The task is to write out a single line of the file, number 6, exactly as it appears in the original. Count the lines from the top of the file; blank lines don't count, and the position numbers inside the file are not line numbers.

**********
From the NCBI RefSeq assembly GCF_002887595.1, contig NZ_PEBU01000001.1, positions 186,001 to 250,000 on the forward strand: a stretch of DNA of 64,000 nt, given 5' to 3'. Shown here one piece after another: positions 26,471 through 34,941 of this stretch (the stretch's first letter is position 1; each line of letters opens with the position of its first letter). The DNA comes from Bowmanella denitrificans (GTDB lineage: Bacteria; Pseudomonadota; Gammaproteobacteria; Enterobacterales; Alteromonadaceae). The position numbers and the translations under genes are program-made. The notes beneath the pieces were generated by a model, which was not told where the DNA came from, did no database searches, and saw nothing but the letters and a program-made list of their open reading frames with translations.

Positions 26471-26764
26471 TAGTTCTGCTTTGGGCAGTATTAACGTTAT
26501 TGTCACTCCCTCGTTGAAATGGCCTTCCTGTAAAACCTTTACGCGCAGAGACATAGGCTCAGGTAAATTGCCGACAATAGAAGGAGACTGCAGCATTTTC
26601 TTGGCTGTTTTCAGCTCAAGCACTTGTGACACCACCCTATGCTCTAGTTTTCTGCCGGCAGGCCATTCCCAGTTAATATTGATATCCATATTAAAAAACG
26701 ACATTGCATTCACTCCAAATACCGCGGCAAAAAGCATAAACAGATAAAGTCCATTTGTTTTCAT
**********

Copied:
26701 ACATTGCATTCACTCCAAATACCGCGGCAAAAAGCATAAACAGATAAAGTCCATTTGTTTTCAT